While definitely a huge gamble, I think apple is ultimately positioning themselves to lead the eminent transition away from traditional desktop computing altogether.
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Post: #20
This speculation thread is just for fun, obviously. I've never seen so many rumors pointing at one product without any credible evidence for it. They even mention it in my local newspaper.

Will there even be a tablet? Steve Jobs has stated in the past that they were equally proud of the products they decided *not* to do. The idea of a tablet computer has been tried many times now, but it's never taken off. On some theoretical plane, a tablet would be great, but in reality, there are practical issues to overcome, which we've already outlined here. The only way I can see them doing a tablet is if they come up with some crazy cool idea with it -- it'd need a "catch". Simply having a tablet with a fragile glass screen that's too big for a pocket and awkward to hold and type on, halfway in-between an iPhone and a laptop, just isn't going to cut it IMHO. I was saying earlier that maybe something like a projection keyboard would be great, but thinking about Najdorf's idea of a projection *display* gave me another idea...

*** wild speculation alert ***

Apple has a private API on iPhone to output to video. It's not like they haven't explored that avenue, but why haven't they actually used it yet? ... what if they haven't used it yet because they have something else in mind?

One of the things that has changed dramatically in the last few years, on the technology front, is that pretty much everyone I know has an HDTV now. One of the things you can do with these new TVs is use it as a computer display. I've done it, and it works great for the most part, except one thing that sucks about it is the keyboard and mouse. What if they come up with a tablet which has a wireless video connection to some special box which plugs into an HDTV or regular computer LCD display? Then imagine that when you do that, you only use the tablet's touch display as the input device (keyboard and mouse, etc)? Perhaps the Apple TV might be the wireless receiver device? The Apple TV would act like the base station and mass storage device and the tablet would synch up to it. That would be for the living room. In the office, you'd use your computer as a base station perhaps. I dunno... This idea strikes me as kinda neat. The tablet wouldn't be so much a monolithic device, but act kind of like a little satellite computer and touch input device for other computers.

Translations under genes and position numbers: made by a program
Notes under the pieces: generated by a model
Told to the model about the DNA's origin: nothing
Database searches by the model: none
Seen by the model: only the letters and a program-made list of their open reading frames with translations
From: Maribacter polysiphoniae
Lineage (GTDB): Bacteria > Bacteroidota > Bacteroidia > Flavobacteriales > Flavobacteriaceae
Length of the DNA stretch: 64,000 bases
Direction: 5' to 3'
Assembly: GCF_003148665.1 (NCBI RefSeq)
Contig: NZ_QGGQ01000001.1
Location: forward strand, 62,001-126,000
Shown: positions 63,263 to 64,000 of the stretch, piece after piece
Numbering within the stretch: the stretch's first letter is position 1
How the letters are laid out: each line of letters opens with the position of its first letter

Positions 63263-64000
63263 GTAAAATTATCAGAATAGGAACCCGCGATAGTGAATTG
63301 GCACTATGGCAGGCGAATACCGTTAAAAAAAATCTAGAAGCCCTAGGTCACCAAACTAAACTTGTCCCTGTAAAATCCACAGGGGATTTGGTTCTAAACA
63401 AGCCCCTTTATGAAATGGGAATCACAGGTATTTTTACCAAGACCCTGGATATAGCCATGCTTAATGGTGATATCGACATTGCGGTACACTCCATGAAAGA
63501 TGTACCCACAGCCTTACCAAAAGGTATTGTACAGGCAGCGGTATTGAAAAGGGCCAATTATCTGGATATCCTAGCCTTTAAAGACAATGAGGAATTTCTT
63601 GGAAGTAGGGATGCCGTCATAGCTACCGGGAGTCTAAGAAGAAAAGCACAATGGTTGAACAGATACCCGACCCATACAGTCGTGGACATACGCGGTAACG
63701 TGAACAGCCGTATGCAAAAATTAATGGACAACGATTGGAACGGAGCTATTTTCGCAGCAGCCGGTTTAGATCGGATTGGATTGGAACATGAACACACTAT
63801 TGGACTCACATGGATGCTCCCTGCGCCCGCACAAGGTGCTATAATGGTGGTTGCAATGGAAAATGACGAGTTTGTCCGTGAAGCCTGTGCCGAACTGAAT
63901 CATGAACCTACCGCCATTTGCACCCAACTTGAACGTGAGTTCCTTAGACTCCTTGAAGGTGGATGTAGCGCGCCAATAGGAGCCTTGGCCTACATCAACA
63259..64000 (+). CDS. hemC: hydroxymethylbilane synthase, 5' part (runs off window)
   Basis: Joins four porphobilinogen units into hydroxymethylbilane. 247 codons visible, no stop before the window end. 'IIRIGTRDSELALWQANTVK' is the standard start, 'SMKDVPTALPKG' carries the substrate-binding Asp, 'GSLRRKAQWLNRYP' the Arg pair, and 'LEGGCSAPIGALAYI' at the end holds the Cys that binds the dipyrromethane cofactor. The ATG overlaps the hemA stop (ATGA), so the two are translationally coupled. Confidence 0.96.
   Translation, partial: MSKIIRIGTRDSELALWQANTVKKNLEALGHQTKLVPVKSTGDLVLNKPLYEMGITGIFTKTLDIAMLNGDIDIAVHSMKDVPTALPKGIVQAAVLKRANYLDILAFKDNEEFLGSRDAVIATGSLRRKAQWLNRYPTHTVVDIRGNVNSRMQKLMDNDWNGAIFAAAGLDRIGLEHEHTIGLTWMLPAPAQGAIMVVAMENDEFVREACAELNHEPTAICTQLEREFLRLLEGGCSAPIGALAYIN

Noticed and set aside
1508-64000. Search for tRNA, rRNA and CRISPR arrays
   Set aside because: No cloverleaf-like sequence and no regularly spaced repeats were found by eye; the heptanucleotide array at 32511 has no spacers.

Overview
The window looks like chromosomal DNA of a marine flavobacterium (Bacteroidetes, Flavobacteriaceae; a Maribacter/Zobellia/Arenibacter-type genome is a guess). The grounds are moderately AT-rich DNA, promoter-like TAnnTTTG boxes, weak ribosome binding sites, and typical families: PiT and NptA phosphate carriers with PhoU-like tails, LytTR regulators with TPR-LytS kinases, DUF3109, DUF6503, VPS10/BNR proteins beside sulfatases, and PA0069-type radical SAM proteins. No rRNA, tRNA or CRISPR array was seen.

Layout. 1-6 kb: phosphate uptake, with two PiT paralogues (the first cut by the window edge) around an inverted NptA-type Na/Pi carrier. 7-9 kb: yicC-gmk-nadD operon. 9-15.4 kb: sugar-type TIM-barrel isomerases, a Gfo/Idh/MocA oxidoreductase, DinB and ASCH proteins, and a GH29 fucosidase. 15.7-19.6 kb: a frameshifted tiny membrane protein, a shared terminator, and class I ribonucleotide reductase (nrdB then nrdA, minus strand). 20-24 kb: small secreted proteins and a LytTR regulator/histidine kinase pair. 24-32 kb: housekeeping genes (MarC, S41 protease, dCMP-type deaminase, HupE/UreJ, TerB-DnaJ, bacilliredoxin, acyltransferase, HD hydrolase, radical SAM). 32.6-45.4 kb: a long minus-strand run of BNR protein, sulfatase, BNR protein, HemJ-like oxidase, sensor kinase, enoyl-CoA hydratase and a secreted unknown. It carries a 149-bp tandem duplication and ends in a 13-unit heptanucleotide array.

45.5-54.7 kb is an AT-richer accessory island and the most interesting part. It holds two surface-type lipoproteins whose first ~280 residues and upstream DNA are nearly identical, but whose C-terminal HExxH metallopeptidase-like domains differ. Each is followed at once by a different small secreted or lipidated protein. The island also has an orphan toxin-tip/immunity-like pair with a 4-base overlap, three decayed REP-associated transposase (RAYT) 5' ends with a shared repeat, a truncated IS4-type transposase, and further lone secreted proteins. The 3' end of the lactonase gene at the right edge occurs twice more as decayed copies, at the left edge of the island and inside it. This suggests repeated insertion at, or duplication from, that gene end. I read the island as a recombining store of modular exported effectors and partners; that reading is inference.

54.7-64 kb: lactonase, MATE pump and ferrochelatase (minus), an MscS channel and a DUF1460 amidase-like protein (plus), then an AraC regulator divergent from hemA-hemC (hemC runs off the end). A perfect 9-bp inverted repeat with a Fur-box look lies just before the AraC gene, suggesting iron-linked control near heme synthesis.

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Post: #21